Thursday, March 24, 2011

Tolkien and Lewis Similarities

So, I know there are a lot of similarities between the works of J.R.R. Tolkien and C.S. Lewis, but in class today a couple were brought up that I found really interesting. This idea of Faerie, the magical land I guess you could call it, is a huge part of both of their writings. I think it's really interesting that people cannot really choose to enter this realm and then they can't really choose to leave it or go back to it later. To some extent, Smith was able to in Smith of Wooton Major because he travelled to this land several times. However, it was not his choice to get the ability to go in the first place. The star was given to him because he was meant to have it or something. And when he gives up the star, he will never be able to return to Faerie. It is out of his hands and he's done there. In the Chronicles of Narnia as well, the children who go to Narnia don't choose to or mean to really. They were just chosen for some reason. And when they are sent back home, they have no choice in when that is or for how long. Sometimes they get to come back and sometimes they've learned all they can, and again, it's out of their hands.

I think the most interesting thing is that it seems to be a theme that only certain people are picked to venture into the land of Faerie, and usually they are not obvious choices. Smith says that when he picks Tim, that he is not the most obvious choice. This is true too in the Chronicles of Narnia. The 4 children are not an obvious choice to go in and fight a great battle, and especially not to win it. It seems like people are chosen to go to Faerie based on how it will help them to grow and be better equipped for living in their own world. I think Lewis might have said that at some point, that they had learned all they could from Narnia and now they were ready to go and live in their world. I don't know, just some intersting ideas surrounding Faerie and how both authors used them.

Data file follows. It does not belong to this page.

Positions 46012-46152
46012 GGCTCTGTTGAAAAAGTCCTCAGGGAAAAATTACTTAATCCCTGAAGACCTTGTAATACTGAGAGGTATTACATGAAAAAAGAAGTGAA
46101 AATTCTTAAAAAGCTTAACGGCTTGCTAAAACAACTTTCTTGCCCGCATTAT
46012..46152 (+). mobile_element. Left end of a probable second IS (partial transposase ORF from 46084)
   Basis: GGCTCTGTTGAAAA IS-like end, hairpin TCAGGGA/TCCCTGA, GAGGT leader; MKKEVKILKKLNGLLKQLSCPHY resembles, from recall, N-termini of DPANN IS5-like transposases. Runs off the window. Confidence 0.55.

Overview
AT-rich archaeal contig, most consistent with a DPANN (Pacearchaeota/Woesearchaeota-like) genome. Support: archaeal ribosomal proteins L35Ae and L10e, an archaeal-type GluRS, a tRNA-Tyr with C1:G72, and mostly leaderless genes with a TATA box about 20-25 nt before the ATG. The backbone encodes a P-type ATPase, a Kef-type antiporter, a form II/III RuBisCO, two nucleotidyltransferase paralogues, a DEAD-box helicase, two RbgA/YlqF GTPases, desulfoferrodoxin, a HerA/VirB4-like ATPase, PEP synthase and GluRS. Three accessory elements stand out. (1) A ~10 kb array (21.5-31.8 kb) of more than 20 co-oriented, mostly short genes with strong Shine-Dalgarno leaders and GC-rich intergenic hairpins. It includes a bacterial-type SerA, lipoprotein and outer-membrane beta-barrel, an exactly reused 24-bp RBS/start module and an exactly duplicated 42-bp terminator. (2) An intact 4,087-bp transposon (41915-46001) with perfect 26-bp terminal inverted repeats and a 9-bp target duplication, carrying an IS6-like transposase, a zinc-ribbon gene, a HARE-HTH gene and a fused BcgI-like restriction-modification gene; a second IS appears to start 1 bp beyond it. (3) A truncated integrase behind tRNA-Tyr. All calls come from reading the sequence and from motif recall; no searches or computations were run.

Miriel said...

I think the fact that characters don't decide to go to Faerie, but rather it happens upon them, makes the world more special because not anyone can go whenever they chose. And also the fact that it is the unexpected people who travel into the world makes it special, especially to children, because then they think, "oh, well maybe it could be me!"

Luthien said...

Yeah - the similarities really are cool and interesting! I keep thinking of Eustace from The Voyage of the Dawn Treader. At first he's this awful, snarky kid who wants to go back to England once he's in Narnia, and he seems to be the most poorly chosen person ever to be there. In the end, though, he is completely transformed for the better during his time in the land of Faery. :)